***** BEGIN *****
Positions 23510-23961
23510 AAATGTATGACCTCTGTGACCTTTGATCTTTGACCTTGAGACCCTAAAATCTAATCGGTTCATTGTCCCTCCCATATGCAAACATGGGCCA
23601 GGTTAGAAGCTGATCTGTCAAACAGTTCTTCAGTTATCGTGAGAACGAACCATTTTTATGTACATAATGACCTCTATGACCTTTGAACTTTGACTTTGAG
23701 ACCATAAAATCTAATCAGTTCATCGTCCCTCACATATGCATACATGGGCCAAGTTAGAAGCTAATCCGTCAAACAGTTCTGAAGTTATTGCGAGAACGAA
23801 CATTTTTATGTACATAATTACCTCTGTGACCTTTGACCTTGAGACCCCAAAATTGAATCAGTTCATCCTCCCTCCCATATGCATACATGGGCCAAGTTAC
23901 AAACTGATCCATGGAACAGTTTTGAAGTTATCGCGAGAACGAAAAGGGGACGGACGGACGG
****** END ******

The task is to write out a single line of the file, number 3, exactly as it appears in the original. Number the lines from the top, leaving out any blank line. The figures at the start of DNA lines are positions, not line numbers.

23601 GGTTAGAAGCTGATCTGTCAAACAGTTCTTCAGTTATCGTGAGAACGAACCATTTTTATGTACATAATGACCTCTATGACCTTTGAACTTTGACTTTGAG